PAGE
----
Brexit: Article 50 is an 'illusion' and was never actually triggered, argues leading barrister

'It may be asked whether this was collective blindness and ineptitude or whether there was method in the madness'

Chloe Farand
Thursday 22 June 2017 23:30
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Prime Minister Theresa May and European Council President Donald Tusk pose during an EU leaders summit in Brussels
Prime Minister Theresa May and European Council President Donald Tusk pose during an EU leaders summit in Brussels

Theresa May's triggering of Article 50, it was “an illusion” with no legal basis, a leading barrister has claimed.

David Wolchover said that the letter giving notice of the UK's intention to leave the 27 nation bloc had no legal effect and was a non-event, in an article for Counsel Magazine.

He added that the UK never triggered Article 50 because it never made the constitutional decision to leave the EU.

The letter, delivered to European Council President Donald Tusk in March, is “a faux trigger, a chimera, an illusion, not the real thing”, Mr Wolchover wrote.

Because the referendum result was not ratified by a government Bill, the withdrawal treaty was “likely to be unlawful”, he added.

The barrister, who has been in practice at the criminal bar since 1971 and is a former Head of Chambers at Bell Yard, said the case brought by Gina Miller established the referendum result was not a constitutionally binding decision to leave the EU. Only an act of Parliament could make that decision, he wrote.

The wording of the European Union (Notification of Withdrawal) Act 2017 gave Ms May the authority to trigger Article 50 but the act does not explicitly state that Parliament makes the decision to leave the EU following from the referendum result, he added.

As the referendum and Parliament did not make the constitutional decision to leave the EU, no decision was made and therefore there was nothing to notify Brussels about, and in turn, nothing to negotiate, he wrote.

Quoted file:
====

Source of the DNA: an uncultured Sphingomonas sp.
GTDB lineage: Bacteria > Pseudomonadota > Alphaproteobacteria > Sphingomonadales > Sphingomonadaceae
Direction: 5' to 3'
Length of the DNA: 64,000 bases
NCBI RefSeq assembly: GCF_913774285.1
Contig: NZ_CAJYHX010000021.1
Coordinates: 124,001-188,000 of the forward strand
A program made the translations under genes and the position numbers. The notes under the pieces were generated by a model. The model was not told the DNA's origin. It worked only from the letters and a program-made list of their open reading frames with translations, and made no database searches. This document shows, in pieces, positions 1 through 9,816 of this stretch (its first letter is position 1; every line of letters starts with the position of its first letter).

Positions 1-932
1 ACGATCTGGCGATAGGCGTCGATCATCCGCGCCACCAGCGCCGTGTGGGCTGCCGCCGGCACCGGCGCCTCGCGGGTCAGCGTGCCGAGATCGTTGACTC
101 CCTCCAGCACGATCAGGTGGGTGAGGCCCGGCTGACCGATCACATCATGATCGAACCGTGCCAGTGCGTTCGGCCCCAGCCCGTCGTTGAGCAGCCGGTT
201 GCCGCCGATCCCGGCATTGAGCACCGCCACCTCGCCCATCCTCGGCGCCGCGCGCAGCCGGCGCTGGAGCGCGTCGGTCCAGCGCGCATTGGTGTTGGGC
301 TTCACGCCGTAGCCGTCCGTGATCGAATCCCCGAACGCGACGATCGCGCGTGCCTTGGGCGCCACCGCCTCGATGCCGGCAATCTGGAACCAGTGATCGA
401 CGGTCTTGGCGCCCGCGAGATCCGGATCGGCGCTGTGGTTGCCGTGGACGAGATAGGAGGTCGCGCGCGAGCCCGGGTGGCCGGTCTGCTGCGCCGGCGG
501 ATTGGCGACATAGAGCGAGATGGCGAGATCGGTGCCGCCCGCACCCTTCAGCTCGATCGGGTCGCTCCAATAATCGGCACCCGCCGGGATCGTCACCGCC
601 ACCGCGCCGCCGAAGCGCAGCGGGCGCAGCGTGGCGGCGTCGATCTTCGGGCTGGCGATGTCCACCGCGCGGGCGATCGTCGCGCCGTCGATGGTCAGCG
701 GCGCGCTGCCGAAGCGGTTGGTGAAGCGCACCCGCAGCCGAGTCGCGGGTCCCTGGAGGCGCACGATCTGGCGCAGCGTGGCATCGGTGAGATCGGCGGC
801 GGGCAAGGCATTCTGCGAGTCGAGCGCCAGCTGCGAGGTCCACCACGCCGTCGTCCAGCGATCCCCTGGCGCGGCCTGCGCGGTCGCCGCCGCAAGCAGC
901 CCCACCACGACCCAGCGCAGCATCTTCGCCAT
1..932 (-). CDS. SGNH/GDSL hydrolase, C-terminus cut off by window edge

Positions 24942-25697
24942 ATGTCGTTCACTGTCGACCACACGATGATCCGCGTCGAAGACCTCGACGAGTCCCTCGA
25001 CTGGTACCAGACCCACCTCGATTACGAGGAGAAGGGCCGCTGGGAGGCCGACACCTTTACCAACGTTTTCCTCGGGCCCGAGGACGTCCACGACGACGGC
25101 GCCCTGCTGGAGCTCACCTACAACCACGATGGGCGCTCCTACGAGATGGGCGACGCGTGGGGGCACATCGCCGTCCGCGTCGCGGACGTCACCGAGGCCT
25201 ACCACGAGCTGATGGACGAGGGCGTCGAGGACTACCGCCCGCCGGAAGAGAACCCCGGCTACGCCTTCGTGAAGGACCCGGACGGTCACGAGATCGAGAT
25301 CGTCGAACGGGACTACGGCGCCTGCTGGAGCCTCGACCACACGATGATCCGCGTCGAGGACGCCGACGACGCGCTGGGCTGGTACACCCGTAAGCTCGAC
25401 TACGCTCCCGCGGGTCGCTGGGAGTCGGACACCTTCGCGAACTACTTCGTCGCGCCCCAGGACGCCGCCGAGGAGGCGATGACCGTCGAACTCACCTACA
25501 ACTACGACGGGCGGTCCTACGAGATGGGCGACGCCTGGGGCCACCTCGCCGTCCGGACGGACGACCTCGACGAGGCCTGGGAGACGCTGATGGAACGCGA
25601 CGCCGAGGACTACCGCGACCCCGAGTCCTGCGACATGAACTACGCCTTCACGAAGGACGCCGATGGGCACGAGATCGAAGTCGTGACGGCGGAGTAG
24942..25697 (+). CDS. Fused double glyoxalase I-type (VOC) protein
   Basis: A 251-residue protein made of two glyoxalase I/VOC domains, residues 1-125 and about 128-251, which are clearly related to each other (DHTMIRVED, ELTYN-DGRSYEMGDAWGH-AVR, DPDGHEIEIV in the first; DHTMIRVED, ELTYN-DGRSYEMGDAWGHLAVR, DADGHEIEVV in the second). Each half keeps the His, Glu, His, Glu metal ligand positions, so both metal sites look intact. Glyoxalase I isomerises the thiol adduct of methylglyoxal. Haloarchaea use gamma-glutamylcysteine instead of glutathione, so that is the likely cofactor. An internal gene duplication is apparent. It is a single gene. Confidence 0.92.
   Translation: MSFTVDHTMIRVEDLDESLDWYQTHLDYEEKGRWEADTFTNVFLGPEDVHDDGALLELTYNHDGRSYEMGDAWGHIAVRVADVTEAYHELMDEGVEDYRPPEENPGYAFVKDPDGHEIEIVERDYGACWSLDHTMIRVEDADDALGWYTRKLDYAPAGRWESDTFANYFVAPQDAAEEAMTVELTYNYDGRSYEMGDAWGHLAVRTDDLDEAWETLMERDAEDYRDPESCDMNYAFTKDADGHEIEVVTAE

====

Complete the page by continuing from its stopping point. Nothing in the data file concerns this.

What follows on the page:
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This was “the greatest elephant in the room of all time”, he added.

"It is difficult to believe that with so many lawyers in Parliament and with all that breathtaking array of legal glitterati deployed at vast expense in Miller no one in government or Parliament spotted its fundamental deficiency,” he wrote.

Questioning the adequacy of the legal advice received by the government, Mr Wolchover added: “In short, it may be asked whether this was collective blindness and ineptitude or whether there was method in the madness.”

The constitutional importance of the Bill was “played down” because it was presented as a procedural matter rather than a vote on endorsing the result of the referendum into a parliamentary decision, he wrote.

Ms May gave her assurance that the government took “appropriate legal advice” at “every stage” but that this would not be discussed in Parliament.

The article has been sent to Mr Tusk’s office and to the European Commission’s director general of legal services Luis Romero Requena. A spokesman for Mr Requena confirmed to the Independent it has received the article but said it would not comment further.

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